The burger got rebooted, lifted out of its natural milieu of teenagers and obese Americans but can kebabs pull off the same trick?
I don’t need to tell you about the kebab walk of shame; we’ve all done it. Grasping the badly wrapped parcel of warmish meat with loads of lettuce, all of it doused in virulently red chilli sauce, we’ve wandered out of the kebab shop in an alcohol-induced haze and cheerfully bitten in.
The first thing you notice is that you now have chilli sauce lodged in each ear and the second thing that the kebab’s bottom has dropped out and its contents are partly down your clothes, but mostly on the pavement. At this point it is traditional to say’**** it!’ and stagger home.
Such a shame and what a way to treat a Turkish delight. Although you could argue that since the’elephant’s leg’ that your kebab was carved from probably contained very little lamb, but quite a lot of bacteria, the pavement is perhaps the safest place for it.
Few people have ever tried to raise the status of the classic kebab. A couple of chancers tried a while back but they got bored when no one could be convinced to big them up and gave up.
For the past year though Chifafa in Clerkenwell have been quietly doing good business. I’ve walked past many a time but this lunchtime, with the rain coming down hard, I needed a bit of Mediterranean sunshine.
The first thing you notice, or don’t notice because it’s not there, is the classic’leg’, the revolving spit of dubious meat. This is because Chifafa marinades and slow cooks its lamb overnight before tossing it onto the raging heat of a Big Green Egg to give texture and a subtle smokiness.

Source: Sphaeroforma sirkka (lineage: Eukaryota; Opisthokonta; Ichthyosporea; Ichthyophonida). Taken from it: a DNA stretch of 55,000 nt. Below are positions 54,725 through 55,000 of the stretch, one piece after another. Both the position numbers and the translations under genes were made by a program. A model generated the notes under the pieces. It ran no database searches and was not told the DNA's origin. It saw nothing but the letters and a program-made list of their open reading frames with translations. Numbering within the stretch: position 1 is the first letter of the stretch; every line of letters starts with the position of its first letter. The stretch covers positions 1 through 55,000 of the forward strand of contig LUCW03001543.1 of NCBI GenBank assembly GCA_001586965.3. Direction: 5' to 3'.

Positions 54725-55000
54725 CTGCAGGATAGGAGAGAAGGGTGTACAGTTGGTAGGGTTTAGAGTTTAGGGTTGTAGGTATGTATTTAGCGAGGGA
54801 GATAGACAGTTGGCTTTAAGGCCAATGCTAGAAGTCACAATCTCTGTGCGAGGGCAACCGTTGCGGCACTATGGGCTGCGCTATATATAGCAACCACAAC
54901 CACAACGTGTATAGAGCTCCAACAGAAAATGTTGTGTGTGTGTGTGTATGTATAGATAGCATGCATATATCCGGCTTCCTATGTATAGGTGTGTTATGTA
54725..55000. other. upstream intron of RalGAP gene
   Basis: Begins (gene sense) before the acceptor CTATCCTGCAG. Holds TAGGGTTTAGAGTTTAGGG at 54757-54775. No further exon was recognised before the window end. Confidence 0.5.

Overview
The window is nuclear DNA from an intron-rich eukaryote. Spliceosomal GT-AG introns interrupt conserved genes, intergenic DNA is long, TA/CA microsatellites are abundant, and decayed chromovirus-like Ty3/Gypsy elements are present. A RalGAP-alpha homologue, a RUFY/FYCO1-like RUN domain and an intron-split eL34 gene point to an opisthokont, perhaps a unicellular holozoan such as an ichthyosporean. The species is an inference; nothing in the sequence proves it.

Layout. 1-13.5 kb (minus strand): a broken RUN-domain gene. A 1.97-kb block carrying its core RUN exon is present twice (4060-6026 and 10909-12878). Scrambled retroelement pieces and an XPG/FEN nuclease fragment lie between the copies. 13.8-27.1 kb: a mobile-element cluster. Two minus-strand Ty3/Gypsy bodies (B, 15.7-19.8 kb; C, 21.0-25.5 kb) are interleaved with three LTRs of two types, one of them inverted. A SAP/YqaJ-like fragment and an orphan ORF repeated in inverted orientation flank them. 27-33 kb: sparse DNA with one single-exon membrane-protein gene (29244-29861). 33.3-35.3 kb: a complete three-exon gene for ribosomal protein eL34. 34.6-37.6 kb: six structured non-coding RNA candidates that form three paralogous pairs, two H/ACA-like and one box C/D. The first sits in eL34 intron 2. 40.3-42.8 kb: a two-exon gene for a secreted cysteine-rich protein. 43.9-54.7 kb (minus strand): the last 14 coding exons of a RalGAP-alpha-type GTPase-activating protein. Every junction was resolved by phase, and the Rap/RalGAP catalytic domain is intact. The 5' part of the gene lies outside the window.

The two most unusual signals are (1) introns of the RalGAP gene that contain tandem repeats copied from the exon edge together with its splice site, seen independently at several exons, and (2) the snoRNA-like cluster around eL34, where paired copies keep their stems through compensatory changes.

The lamb (neck fillet, the manager tells me) is then wrapped in souvlaki bread, and not poked into the usual leathery brittle pitta. This bread is a delight in itself, soft and fluffy inside and with a pleasing crisp exterior. Wrapping things is also very on trend.
Inside the wrap, in my choice, are tasty slivers of lamb, with no gristle or grease, and soft, salty, quiescent nuggets of feta. There’s no watery iceberg lettuce, instead solid red cabbage’slaw provides the crunch and the whole is muddled with amba (a tangy mango pickle) and fresh herbs. I had to make a choice of mild, medium or hot homemade chili sauce and, in homage to those Friday nights in my teens, chose hot. But actually it wasn’t hot at all, or perhaps I didn’t have enough.
It’s all very good and tasty and available in two sizes for appropriate appetites. Like a burrito the kebab comes wrapped in tinfoil though, which makes it very easy to hold and eat, but also offers the unwanted opportunity to get a sliver of tinfoil on the teeth. Eeeek!
There are chicken, za’atar dusted halloumi and veal kebabs too, along with healthy-ish rice and salad boxes, and while you can eat your grub in, I’d not count on actually being able to. Chifafa seems to get justifiably very busy indeed at lunchtimes.
Chifafa hopefully will open a few more branches to showcase their take on a much-derided classic. The kebab deserves to be taken more seriously than a Saturday night soak up sponge or fast food for fickies.